The Etiquette of Art Appreciation

Modern Manners Guy explains why "What's that?," "I don't get it," and "I could do that!" are not the best ways to view art--or life.

Richie Frieman,
August 10, 2014
Episode #306

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As an artist (painting, drawing, illustrating, writing, and sculpture), I often look at quotes about art to inspire me. Like this one from Aristotle:

The aim of art is to represent not the outward appearance of things, but their inward significance.”

I can read this quote and totally embrace it. However, even as an artist, I understand why saying that may make me sound a little snobbish--and that’s why I wanted to write about the etiquette of art..

I’m not blind to the fact that people think art can sometimes be hard to understand, or is “soooo easy to do,” or, as many of my relatives told me growing up, “not a real career." So in this article, I’m going to touch on the basics of viewing art as what it is, or what it’s not…bascially, so we all can get some darn culture, y'all!

Here are my top three quick and dirty tips for the etiquette of art appreciation:

Tip #1: Say What?

When I was an art major in college (or what my PhD older brother likes to call, “not a major,”) I had a painting class taught by an amazing teacher who was always willing to offer some guidance when it came to bettering our work. One day, during critique time, we got to an older woman in the class who always painted abstract works. Her choice of work was confusing to some students, since this was not an abstract class--but again, to each their own, in art!

So on this particular day, I guess one student had had enough of this woman's “style,” and said, rather rudely, What is that?" First of all, he was totally out of place to say that out loud to the class. He could have thought it, or shared it with a friend, but he did not have to say it. In any case, he was quickly shot down when the teacher immediately and a matter-of-factly said, “It’s paint on canvas.”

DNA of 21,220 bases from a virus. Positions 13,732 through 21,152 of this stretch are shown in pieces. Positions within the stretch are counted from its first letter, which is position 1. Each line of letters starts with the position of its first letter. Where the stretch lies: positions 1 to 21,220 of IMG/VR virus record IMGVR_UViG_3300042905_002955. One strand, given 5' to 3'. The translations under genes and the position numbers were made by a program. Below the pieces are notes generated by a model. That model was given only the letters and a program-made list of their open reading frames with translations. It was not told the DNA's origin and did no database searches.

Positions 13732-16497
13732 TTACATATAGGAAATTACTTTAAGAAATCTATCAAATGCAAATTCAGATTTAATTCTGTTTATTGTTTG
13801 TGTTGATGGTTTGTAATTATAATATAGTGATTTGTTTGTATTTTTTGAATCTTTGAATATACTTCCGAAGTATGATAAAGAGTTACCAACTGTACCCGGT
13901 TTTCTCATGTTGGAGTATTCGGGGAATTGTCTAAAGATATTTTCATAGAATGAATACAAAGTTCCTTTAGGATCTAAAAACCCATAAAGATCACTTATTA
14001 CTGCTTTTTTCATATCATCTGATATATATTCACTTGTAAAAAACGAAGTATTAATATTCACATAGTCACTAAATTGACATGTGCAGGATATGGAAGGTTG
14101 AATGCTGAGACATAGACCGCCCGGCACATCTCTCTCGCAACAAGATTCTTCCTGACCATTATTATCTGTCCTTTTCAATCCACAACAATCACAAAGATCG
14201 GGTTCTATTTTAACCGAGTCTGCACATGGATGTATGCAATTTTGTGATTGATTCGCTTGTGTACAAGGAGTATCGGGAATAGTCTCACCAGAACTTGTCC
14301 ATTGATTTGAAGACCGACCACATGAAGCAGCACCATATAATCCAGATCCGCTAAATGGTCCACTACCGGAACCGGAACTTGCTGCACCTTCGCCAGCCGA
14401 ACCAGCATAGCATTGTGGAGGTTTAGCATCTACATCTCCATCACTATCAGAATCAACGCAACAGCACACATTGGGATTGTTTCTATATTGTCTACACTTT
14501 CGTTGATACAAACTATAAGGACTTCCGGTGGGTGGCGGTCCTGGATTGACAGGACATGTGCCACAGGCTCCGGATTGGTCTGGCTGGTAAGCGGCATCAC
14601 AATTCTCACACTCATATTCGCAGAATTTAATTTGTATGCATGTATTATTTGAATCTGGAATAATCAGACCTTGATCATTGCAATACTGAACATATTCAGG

And then a light when off in my head. I had never heard art explained as easily as that. What's not to get?  It's paint on canvas. It's an elementarty school answer to an immature question. 

Maybe I’m being too “artsy” and reading more into this answer, but with art, there is no right answer--and therefore, you’re allowed to think and do whatever you like! It’s like the Wild West, but instead of gunslingers with rotting teeth, the art world has creative minds, with awesome fashion sense...and most likely good teeth.

But what that kid did is very common when trying to understand art, and it brings up this lesson: it’s improper to say something is "incorrect," just because you don't understand it. You may think it’s ugly, or not "get it," but art can never be "wrong."

Just because you “don’t get" something, doesn’t mean it doesn’t have merit. It’s incredibly rude to only think something receives a thumbs up simply because YOU “get it." If you think this way, it shows how self-centered and egotistical you are really are. After all, if you don’t get it, how can it make sense, right? Yeesh.


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